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Challenging Personal Beliefs: Day One at the Somme and Ypres

Today was a busy day. Starting off this tour, I was a little apprehensive about the itinerary, meeting new people, and the academic work that accompanied it. After arriving in France today (May 26) I realised that all my concerns were misplaced. We all have something that draws us together, only making this trip more memorable.

We began our Battlefield tour by visiting the museum in Péronne. The display was like nothing I had ever seen, and it was interesting how it was strung together. See, Péronne resides near the First World War battlefield of the Somme. When I was learning history, the stories I heard about the Somme were gruesome. It was difficult not to judge. You hear of soldiers marching towards the German trenches instead of running, and as a result being mowed down by machine-gun fire. I had a teacher who always said, “you are only as good as your last war.” For the soldiers of the First World War, this statement seems accurate, and as historians we look back at the war with 20/20 hindsight. In truth, probably the best my sight has ever been.

The museum presents how the various levels of society address war. Nationally, there is a big push to support the war. It is hard to convince people to fight and die for a cause that is not supported by leaders. Ultimately, that is one of the reasons why the First World War was so disastrous. In the national section of the gallery, there were objects of prior wars, glorifying the prospect of dying. A term used by Wilfred Owen, but first attributed to Horace, is the phrase “dulce et decorum est pro patria mori.” It is sweet and proper to die for one’s country is the message that Owen was mocking. This form of memory, that the World War was brutal, emerged once it was too late. I can’t begin to understand the mindset of these people who lived and died during the First World War, but the objects presented by this museum make it easier to believe that it isn’t straightforward.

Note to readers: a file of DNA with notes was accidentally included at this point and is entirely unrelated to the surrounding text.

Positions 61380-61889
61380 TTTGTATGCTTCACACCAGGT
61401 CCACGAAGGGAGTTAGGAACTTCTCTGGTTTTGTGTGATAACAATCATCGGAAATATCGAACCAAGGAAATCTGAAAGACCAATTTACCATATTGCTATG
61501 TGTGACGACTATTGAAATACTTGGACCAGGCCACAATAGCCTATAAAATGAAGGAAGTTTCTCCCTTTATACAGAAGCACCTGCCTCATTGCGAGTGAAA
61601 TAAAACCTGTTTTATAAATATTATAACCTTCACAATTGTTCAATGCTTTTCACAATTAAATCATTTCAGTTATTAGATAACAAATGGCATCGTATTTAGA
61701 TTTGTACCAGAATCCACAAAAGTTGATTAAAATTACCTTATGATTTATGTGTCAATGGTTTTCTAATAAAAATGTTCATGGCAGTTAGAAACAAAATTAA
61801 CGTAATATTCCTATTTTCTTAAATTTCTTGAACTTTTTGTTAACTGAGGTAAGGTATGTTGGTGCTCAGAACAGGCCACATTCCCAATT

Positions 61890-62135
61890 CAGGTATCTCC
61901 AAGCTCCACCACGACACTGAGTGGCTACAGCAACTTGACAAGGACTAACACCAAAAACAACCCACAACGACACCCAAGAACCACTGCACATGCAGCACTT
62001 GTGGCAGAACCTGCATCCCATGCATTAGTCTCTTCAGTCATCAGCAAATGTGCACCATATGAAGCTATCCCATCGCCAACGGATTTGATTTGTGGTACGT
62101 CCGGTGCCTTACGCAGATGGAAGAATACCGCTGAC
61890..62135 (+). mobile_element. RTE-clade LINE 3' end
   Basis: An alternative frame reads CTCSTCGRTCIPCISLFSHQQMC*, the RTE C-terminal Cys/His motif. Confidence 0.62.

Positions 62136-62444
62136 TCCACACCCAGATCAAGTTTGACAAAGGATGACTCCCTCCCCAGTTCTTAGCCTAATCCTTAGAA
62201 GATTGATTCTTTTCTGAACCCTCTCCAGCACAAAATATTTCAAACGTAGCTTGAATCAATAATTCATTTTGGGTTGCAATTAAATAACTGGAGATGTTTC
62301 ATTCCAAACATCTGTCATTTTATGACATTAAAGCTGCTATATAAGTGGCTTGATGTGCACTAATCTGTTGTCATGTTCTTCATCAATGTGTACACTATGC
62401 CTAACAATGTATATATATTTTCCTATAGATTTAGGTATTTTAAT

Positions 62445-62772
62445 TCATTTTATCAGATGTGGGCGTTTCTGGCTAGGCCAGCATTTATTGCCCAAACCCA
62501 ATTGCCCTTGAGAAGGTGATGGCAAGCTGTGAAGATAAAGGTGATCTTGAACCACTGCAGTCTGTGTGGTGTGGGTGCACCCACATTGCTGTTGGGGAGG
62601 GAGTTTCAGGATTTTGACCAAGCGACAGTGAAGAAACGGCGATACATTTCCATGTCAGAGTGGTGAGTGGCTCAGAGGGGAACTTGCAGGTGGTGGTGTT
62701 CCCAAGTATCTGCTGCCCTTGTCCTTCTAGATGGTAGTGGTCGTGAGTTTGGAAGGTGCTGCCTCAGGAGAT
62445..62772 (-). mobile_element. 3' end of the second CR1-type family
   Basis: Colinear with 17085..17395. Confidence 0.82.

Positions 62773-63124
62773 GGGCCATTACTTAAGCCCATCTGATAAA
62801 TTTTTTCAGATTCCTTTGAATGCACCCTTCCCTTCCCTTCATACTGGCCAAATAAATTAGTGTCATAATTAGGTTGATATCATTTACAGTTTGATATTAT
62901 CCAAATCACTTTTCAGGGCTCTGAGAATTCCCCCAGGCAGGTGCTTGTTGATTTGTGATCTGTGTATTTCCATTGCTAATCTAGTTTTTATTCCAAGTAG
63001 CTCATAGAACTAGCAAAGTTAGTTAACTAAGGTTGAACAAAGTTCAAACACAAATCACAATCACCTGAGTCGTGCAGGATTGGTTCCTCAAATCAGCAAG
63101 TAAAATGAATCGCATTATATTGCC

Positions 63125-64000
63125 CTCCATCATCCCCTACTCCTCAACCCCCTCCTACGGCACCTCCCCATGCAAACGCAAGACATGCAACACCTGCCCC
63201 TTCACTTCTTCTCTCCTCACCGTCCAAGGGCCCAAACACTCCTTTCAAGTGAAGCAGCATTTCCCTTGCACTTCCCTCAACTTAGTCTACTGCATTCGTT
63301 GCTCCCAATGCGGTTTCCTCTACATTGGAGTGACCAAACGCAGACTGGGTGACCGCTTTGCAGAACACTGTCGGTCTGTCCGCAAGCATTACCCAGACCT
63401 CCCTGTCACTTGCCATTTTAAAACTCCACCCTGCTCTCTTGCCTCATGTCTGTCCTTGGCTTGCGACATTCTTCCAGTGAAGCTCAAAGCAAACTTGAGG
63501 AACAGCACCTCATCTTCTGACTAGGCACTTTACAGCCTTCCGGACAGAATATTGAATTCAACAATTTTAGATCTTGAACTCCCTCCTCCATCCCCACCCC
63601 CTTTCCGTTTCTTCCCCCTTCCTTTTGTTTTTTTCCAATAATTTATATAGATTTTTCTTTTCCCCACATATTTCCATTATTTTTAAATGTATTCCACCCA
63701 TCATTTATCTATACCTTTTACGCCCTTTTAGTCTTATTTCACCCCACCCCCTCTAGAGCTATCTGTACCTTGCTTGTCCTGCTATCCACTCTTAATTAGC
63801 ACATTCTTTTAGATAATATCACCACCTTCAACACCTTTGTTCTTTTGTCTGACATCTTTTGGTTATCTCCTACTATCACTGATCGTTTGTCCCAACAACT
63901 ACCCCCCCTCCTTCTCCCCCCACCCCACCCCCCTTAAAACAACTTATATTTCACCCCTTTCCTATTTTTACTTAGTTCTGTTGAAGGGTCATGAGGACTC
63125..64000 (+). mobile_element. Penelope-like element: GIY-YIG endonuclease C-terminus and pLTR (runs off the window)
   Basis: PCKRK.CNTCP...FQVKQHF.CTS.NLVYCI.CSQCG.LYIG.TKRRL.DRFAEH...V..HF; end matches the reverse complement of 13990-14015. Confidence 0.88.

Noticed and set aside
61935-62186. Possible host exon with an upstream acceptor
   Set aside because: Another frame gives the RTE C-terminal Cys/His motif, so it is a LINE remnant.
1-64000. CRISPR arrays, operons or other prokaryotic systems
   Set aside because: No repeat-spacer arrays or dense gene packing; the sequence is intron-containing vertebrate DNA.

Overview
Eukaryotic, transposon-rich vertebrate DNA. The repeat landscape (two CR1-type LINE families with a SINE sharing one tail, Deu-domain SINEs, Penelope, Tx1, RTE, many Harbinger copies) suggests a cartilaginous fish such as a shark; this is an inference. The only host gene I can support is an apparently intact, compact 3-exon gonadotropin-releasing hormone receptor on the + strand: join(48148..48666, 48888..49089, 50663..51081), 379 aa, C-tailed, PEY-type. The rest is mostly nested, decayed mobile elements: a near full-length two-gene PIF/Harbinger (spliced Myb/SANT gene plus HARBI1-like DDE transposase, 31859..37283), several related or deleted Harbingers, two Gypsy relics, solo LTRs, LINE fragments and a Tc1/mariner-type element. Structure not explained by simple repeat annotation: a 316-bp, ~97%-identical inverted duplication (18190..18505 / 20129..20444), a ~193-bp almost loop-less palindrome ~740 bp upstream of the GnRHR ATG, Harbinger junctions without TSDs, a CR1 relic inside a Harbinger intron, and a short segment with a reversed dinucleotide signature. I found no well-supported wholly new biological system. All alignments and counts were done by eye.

While the soldiers were fighting, the people at home were buying into the belief that the sacrifice of those fighting on the Western Front was necessary. It doesn’t matter if their beliefs are right or wrong. They are the people who contribute to history, and it is their beliefs and memories that historians need to address to help develop a bigger picture of the First World War.

The other galleries of the museum break down the experience into societal perspectives, including the lives of the soldiers, and the people they left at home. One of the most haunting images for me was a child’s outfit designed as a mini soldier’s uniform. This mentality challenges the narratives of the First World War. How can we condemn a war that was supported by all levels of society, not just the leaders?

The museum presents a lot of useful information that I could discuss, but I would end up writing more than necessary. If you have the ability to visit the museum, do so.

After the museum, we travelled up to Ypres, a major battle for allied troops. When we arrived, all we saw was a beautiful location with a giant statue named “the Brooding Soldier.” It is intended to represent the sacrifice made by the allied nations during the various battles of Ypres, but also the Canadians. This statue is imposing. It is a long obelisk like memorial with a First World War soldier at the top with his head bowed. What the message is depends on the person, but for me, I saw someone who was respecting the sacrifice made by not only Canadians, but all soldiers who fought in the war. It didn’t matter about national or personal beliefs, dispelling the questions and concerns historians have about the First World War. Nothing mattered but remembering the sacrifice of those who fought.

For me, it was easy to imagine soldiers and trenches in the fields behind the monument, battles raging. It was a complete juxtaposition compared to the day that we had. I always imagine the First World War to be grim, dark, and rainy. They would have seen the sun shining down onto the battlefield, where 100 years later we stood. The day was beautiful, not a cloud in the sky and the sun shining down. It is difficult to describe the emotions associated with every sight, but today I have felt a mix of happiness, despair, hope, and the ultimate sacrifice that any soldier was expected to make.

And that was only the first day…

 

Catherine S.